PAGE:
Peacebuilding in the African Union: Law, Philosophy and Practice by Jeng, Abou
Cambridge University Press, 02 July 2015
Paperback, 352 pages
Particularly in the context of internal conflicts, international law is frequently unable to create and sustain frameworks for peace in Africa. In Peacebuilding in the African Union, Abou Jeng explores the factors which have prevented such steps forward in the interaction between the international legal order and postcolonial Africa. In the first work of its kind, Jeng considers whether these limitations necessitate recasting the existing conceptual structure and whether the Constitutive Act of the African Union provides exactly this opportunity through its integrated peace and security framework. Through the case studies of Burundi and Somalia, Jeng examines the structures and philosophy of the African Union and assesses the capacity of its practices in peacemaking. In so doing, this book will be of great practical value to scholars and legal practitioners alike.
"This poignant narrative brings home the urgency of listening to the African voices of human suffering. Through a variety of perspectives, Dr Abou Jeng invites us all to re-think the impact that international law and global justice can have on human and social suffering in the face of some deeply troubling world orders."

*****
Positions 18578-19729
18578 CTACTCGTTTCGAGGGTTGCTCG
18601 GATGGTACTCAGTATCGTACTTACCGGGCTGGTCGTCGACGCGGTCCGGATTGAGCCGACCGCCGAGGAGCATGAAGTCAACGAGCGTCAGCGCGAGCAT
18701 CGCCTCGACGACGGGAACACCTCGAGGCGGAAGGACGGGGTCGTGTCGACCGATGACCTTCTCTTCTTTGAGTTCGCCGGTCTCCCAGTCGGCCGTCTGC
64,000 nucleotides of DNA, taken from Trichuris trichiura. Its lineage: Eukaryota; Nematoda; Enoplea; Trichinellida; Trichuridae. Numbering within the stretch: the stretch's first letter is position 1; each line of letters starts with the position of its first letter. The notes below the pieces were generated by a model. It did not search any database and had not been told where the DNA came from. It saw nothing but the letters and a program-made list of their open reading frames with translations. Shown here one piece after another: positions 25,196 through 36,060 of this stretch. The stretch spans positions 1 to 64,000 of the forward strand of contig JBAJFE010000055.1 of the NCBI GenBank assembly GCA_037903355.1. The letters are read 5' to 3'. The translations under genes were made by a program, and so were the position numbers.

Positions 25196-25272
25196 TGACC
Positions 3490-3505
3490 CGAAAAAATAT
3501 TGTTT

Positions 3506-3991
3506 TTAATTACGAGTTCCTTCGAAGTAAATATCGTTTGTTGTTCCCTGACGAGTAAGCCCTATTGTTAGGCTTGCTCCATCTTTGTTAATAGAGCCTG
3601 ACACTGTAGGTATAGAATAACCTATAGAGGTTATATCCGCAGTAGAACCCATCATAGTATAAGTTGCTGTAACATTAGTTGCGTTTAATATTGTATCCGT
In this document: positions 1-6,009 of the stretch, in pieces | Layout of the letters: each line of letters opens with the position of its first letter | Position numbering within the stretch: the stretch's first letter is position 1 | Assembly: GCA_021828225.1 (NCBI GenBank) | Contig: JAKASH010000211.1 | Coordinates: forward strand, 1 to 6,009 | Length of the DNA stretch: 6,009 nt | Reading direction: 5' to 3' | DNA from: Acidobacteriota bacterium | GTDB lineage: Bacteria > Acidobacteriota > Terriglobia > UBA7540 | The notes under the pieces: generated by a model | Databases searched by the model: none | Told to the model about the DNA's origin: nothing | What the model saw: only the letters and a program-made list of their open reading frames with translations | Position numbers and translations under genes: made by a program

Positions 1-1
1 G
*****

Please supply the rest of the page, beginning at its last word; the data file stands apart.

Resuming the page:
- Dr. Upendra Baxi, Emeritus Professor of Law, University of Warwick
"This is a masterful and original tour de force of the unique normative and institutional frameworks of the African Union's peace-building role in internal conflicts. Dr. Abou Jeng demonstrates why UN Security Council led efforts that seek to prop States up frequently fall short of the kind of restorative, corrective and preventive peace-building elements that characterize the African Union's peace-building initiatives that begin from the ground-up rather than the other way around."
- James Gathii, Associate Dean for Research and Scholarship and Professor of International Commercial Law, Albany Law School
"This study of the impact of international law on conflict and peace-making in the countries of Africa, and vice versa, is an important attempt at providing clarity on a crucial issue for modern Africa as well as for the emerging international order. The book builds on the theoretical foundations of national and international law to examine specific cases of application and practice. The result is a probing inquiry into the internal and external influences generating and constraining political and legal discourse internationally, and an engagement with issues of intervention in a volatile Africa. The book fills a critical gap in our understanding."
- Lamin Sanneh, D. Willis James Professor of World Christianity, Professor of History, Professor of International and Area Studies, Yale University
An extensive analysis of the norms and legal institutions of the African Union and their relevance to Africa's quest for peace.
About the Author
Dr Abou Jeng is a human rights lawyer and Research Fellow at the Centre for Human Rights in Practice, University of Warwick. His current research focuses on human rights and disaster risk reduction, constitutional governance, globalisation and refugee law.